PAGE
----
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Terms in this set (35)
First battle of Ypres
Nov 1914- British took over to maintain access and control of English Channel ports.
Battle on Hill 60
Apr 1915- British tunnelled into hill and exploded 5 mines to take the hill
Second battle of Ypres
May 1915- First time chlorine gas was used, by Germans
Third battle of Ypres
Jul-Nov 1917- British used creeping barrage. Bad weather and ground was waterlogged so many drowned.
Jul-Nov 1916- 10,000 casualties expected by 60,000 on first day. 400,000 allied casualties total.
Apr-May 1917- British expanded underground tunnels, quarries and caves in chalky ground. 700 beds with running water and electricity.
Nov-Dec 1917- First large scale use of tanks which were successful but not backed up by British.
First trenches were hurriedly dug by troops in existing ditches or banks. Constantly maintained with drains and steps added.
Varied in different places but there was usually deep mud prone to water logging. Craters and holes from explosions.
The trench system
Front line/firing/attack trench- Nearest to the enemy, spent 15% of time. Support trench- safe retreat in case enemy is quick, 10% of time. Reserve trench- mount a counter attack, 30% of time. Communications trench- trenches together. 10-20m
Greatly feared but not a major cause of death. Caused blindness, coughing and burns. Gas masks to all British troops in Jul 1915. Cotton pads soaked in urine. Gas gangrene bacteria in wounds.
Caused by shrapnel. Soft caps replaced by Brodie helmets in 1915.
NYDN. Psychological reaction to trauma of war. Medical assessments and some special hospitals.
Lice living in seams of clothing. Flu-like symptoms lasted up to months. Disinfected clothing and built bath houses used chemicals.
Standing in water logged trenches. Lead to gangrene treated with amputation. Give whale oil and spare socks, pumps would drain trenches and duckboards added.
Automatic rapid fire. Bayonet. Pointed bullets went deeper in body. 500m range.
500 rounds a minute=100 rifles. Mass produced. Damaged vital organs and bones
900kg shells over 12 miles. Bombardments could last months. Responsible for 1/2 of all casualties. Removed limbs, internal damage and blood loss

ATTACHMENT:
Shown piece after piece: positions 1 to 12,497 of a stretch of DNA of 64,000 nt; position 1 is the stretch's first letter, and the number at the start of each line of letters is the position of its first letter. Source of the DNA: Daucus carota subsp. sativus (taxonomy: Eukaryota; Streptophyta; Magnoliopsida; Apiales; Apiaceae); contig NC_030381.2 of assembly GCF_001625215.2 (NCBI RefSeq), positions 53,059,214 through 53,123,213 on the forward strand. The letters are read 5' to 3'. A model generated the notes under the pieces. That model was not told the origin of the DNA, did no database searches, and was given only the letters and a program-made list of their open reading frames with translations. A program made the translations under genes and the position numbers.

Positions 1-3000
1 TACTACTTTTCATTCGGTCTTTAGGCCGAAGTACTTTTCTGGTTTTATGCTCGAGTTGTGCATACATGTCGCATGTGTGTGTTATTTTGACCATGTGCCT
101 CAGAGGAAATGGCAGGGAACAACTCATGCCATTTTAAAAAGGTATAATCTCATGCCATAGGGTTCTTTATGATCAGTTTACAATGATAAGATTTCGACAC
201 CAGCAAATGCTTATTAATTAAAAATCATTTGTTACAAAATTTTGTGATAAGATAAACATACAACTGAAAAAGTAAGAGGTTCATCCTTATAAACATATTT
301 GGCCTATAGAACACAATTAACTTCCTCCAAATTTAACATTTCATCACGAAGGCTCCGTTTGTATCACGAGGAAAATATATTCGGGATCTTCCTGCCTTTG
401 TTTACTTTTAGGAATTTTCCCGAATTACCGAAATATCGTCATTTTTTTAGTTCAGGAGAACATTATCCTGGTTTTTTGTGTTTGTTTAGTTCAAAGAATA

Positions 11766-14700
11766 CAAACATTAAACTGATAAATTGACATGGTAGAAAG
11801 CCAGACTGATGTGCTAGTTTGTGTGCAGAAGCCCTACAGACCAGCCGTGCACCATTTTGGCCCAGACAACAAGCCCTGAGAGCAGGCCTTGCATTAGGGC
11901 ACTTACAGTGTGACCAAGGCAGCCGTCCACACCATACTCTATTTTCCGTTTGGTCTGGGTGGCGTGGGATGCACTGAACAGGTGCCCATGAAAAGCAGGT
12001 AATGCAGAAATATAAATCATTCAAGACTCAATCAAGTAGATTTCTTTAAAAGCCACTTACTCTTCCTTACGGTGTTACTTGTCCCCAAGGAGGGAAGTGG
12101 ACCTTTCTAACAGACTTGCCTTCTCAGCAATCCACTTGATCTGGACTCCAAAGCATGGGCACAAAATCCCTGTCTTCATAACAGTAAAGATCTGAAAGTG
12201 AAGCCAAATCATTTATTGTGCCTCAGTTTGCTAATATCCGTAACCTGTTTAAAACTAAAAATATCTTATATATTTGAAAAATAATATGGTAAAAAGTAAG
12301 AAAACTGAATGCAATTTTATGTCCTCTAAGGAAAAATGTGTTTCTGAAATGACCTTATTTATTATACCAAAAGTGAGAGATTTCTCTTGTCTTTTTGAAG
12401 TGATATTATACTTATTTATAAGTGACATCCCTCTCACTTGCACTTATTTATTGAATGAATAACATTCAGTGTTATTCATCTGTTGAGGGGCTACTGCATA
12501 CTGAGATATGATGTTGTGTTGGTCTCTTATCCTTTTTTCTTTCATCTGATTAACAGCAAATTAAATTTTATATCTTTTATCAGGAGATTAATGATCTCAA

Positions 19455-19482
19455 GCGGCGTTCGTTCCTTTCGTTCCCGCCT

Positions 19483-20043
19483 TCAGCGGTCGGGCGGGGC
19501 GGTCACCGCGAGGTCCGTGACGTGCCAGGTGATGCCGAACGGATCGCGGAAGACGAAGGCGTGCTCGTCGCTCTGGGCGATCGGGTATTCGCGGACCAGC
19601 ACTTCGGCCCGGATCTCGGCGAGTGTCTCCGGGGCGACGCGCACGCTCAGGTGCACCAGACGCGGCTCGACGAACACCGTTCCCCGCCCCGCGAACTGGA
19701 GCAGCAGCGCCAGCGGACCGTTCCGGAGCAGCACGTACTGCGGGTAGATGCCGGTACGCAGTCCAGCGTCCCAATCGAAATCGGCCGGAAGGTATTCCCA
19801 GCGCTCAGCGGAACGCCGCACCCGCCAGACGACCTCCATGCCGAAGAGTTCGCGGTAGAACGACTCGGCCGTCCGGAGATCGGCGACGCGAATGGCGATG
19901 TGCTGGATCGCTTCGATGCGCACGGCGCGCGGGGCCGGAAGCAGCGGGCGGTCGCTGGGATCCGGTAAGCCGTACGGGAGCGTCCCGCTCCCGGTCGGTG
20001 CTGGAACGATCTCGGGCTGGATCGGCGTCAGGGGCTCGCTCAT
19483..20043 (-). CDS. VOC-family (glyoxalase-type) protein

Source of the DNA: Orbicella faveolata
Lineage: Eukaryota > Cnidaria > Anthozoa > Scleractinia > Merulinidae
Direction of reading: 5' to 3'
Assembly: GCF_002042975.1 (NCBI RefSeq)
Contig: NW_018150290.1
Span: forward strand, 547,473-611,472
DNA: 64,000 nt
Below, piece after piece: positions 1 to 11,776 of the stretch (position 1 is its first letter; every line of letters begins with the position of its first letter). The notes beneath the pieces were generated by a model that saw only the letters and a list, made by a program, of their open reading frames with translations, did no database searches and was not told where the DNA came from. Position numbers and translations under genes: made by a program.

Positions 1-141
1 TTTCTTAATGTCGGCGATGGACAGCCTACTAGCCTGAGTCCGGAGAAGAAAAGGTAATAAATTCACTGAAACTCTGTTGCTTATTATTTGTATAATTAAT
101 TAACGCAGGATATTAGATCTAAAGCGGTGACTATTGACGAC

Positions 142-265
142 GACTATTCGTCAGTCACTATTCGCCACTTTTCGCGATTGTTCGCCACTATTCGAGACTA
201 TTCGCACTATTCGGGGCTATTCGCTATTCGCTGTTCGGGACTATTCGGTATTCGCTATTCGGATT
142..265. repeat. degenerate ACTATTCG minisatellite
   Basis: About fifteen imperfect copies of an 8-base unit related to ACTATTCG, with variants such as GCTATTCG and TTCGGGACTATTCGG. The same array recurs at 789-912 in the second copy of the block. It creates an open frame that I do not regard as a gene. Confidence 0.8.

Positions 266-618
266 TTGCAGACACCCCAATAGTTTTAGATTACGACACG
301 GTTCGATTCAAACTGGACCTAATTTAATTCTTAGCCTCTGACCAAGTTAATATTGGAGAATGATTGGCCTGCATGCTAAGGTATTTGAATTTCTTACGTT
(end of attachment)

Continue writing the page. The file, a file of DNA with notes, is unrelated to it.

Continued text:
Hollow shell packed with steel balls, gunpowder and timer fuse. Exploded into many fragments mid-air. Blood loss, facial injuries.
Injuries on the body
Bullets caused 39% of wounds. 5% of wounds from bayonet, grenade and pistol. 58% of wounds caused blood loss. Less than 5% died from gas. 20% survival rate of broken bones. 41,000 amputated limbs
Royal Army Medical Corps- 1898 provided food and kept men healthy, good sanitation and treated wounded. 1/2 of Britain's doctors joined. Nurses from 300-10,000 and doctors from 9,000-113,000.
First Aid Nursing Yeomanry- voluntary in 1907 in Sudan. Ambulance, kitchen and mobile bath unit . 22 drivers and 12 ambulances in Calais for 2 years. 500 women.
Difficult terrain so only stretcher-bearers and horses. Roads and railways destroyed. Shelling and artillery. Raised funds in Britain for 512 motor ambulances.
Chain of evacuation
Stretcher bearers, Regimental Aid Post, Motor Ambulance, Casualty Clearing station, Hospital train, Base hospital.
Regimental Aid post
Close to front line. Medical officer helped administering first aid and sent more serious injuries to next stage
Mobile unity of RAMC set up dressing stations 1 mile from front. Medical officers and nurses from 1915. Look after for a week or send serious cases to CCS
Casualty Clearing Station
Larger and better equipped. Several miles back with doctors and nurses. Prioritised injuries and tried to reduce risk of infection.
Near ports on the coast. Specialist doctors and patients could spend longer before going home or back to the front.
Shrapnel blew facial features off, especially nose. Take pedicle on forehead or pedicle tube from arm or abdomen. Men could live with relatively normal facial features. Harold Gillies.
Heads were vulnerable to bullet/shrapnel wounds. Surgeons would put rubber bands around head to prevent bleeding. X-rays could identify bullets
80% with fractured femur would die. Pulled leg length ways to prevent grinding and blood loss. 20% died and fewer amputations. Dec 1915
Treating wounds and infection
Kill germs before they got to the wound. Theatres and hospitals thoroughly cleaned and all instruments steam sterilised. More complex surgery
Pass through flesh and tissue but not metal or bone. Widely used by cathode rays in tube against black paper. Wilhelm Rontgen 1895.
Karl Landsteiner discovered blood groups in 1900. Each group was compatible and as long as the donor was in the same room, they could have a safe transfusion. Add sodium citrate to store it. 22 units in Cambrai
Chemical going through the wound- salt solution
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